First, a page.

March Madness-Book Edition.

I know people usually compose “best-of” lists at the end of the year. But here are some early standouts as of March 8th, 2014:

1). One More Thing: Stories and Other Stories by B.J. Novak

courtesy Loose Gravel Press

Yes, that B.J. Novak-former actor/writer/producer of “The Office.” The boy can write. I don’t read much fiction, but I couldn’t resist this book. “The Office” is my all-time favorite show, so it was just a given. This novel is a collection of delightful, sad, clever, hilarious, and sweet short stories. It reminds me of plate of petit-fours: small, sweet, and hits the spot. (That’s what she said.) OH COME ON, IT’S FROM “THE OFFICE.” Like I couldn’t make that joke?


2). The Death Class by Erika Hayasaki (non-fiction)


Nurse Norma Bowe teaches a “death class” at a small college in New Jersey. She never expected it to be so popular-the syllabus includes lessons about last wills and good-bye letters and class trips to mortuaries and cemeteries. Author Hayasaki spent four years following Bowe and her students. While the premise of the book sounds somewhat morbid, I promise you it’s really not. It forces you to ask yourself the “big questions” and what it really means to live, what death can teach us, and the real meaning of life.

3). Little Failure: A Memoir by Gary Shteyngart (non-fiction)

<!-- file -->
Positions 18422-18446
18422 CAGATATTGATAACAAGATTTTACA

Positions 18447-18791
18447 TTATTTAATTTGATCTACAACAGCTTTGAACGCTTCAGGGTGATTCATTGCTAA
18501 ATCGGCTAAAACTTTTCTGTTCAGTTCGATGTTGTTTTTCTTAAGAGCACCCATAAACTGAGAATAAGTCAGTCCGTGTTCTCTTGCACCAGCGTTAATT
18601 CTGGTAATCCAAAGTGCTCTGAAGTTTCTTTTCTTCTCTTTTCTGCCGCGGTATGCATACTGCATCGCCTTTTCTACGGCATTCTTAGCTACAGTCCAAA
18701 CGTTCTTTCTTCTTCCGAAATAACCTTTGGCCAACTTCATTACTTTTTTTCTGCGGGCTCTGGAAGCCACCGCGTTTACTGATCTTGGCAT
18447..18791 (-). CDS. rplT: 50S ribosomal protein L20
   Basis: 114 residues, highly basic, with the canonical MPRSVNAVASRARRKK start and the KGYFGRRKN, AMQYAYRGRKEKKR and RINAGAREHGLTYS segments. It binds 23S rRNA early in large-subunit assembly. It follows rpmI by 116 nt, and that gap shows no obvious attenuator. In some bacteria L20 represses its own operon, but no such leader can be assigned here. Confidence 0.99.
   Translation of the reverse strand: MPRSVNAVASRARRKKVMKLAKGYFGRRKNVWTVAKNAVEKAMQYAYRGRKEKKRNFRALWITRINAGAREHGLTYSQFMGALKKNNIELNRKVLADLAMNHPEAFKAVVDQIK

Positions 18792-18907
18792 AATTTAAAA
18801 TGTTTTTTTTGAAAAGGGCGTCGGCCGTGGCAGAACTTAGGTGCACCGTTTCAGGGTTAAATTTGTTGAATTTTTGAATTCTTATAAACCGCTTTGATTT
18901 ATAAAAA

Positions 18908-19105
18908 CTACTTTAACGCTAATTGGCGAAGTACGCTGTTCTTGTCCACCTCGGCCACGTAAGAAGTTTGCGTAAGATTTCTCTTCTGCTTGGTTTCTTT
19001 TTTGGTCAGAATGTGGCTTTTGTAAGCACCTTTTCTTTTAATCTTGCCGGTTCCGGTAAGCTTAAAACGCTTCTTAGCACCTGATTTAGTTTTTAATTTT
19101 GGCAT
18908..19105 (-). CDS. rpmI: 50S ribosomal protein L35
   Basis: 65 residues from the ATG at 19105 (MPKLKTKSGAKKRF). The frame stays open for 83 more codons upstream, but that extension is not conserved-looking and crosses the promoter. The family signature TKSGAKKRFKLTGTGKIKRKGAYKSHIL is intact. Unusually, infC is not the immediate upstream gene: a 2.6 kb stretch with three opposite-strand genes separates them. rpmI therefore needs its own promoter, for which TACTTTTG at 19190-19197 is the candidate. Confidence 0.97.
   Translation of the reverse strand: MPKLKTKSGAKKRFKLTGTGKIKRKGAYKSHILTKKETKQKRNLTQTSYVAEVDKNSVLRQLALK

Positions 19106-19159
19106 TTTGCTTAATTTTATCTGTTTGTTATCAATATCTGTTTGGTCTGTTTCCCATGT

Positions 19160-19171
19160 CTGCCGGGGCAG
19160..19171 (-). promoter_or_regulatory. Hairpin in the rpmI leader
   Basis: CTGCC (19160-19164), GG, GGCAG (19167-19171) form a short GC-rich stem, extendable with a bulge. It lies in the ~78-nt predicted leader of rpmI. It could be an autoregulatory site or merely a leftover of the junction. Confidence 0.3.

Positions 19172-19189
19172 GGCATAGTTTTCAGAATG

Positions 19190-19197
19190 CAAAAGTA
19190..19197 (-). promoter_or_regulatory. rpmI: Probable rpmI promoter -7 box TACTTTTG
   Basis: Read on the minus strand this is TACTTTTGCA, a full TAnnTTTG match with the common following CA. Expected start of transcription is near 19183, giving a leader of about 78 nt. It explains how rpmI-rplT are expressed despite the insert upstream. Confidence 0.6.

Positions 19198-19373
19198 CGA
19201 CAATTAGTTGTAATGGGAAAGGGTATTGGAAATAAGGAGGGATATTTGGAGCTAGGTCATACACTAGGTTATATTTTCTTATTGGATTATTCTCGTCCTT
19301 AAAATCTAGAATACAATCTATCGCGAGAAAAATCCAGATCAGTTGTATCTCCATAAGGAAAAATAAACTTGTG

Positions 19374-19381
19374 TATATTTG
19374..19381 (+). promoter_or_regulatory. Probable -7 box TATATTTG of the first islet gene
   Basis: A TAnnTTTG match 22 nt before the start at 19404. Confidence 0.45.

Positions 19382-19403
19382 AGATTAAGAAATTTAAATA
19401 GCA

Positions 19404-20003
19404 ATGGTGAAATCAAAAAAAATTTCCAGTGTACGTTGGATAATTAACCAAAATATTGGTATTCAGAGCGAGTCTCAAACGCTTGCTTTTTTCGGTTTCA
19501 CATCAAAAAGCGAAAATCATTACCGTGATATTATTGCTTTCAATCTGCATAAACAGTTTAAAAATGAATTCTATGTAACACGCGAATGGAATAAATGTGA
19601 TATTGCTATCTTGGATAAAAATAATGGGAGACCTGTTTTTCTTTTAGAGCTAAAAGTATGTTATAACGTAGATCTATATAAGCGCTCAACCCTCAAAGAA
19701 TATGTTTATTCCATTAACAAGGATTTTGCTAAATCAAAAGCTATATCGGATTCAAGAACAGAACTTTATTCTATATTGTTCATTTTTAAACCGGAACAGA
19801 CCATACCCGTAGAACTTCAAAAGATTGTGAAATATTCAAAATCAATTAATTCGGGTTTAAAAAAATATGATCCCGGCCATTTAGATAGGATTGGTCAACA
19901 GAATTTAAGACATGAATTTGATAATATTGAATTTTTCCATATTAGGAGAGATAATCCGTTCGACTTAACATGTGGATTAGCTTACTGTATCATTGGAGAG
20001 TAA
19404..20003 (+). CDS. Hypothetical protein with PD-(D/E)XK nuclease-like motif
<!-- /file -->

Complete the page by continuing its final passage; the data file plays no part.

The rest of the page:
Shteyngart is already an acclaimed fiction author; but this is his first stab at non-fiction. Born in Leningrad, Russia (the Soviet Union back then), he moved to America with his family in the 1970’s. This book tells the familiar story of an immigrant family coming to America. Shteyngart intertwines both Russian and American life, and the two worlds he hopped back and forth from. The title of the book comes from a nickname his mother gave him, “Failurchka.” Roughly translated, it means “Little Failure.” I found this memoir to be funny, raw, emotional, vivid, and original.

4). The Sixth Extinction: An Unnatural History by Elizabeth Kolbert (non-fiction)

A scientific book that’s surprisingly easy to read, Kolbert tells us that by burning fossil fuels, we are rapidly changing the atmosphere, the oceans, and the climate, forcing potentially millions of species into extinction. You’ll follow her on many adventures: from the rain forest to the Great Barrier Reef to swimming amongst poisonous jellyfish and exploring bat caves, just to name a few. Anyone interested in science, sociology, geology, botany, biology, or zoology will find this book fascinating. Humans need to get their shit together, stat.

5). L.A. Son: My Life, My City, My Food by Roy Choi


Let me just start off by saying that I can’t cook. At all. No, really. I mess up boiled eggs.
But Anthony Bourdain is one of my favorite authors (who just happens to be a world famous chef), and he highly recommended this book via his Twitter page. It’s part memoir (growing up with Korean immigrants as parents, falling into a bad crowd as a teen, getting himself out of said bad crowd and eventually starting the food-truck craze in LA) and part cookbook, with “cheap eat” recipes like instant ramen with sliced cheese, to more difficult plates like eggplant curry, kimchi jjigae and carne asada.

Let me know what makes your list!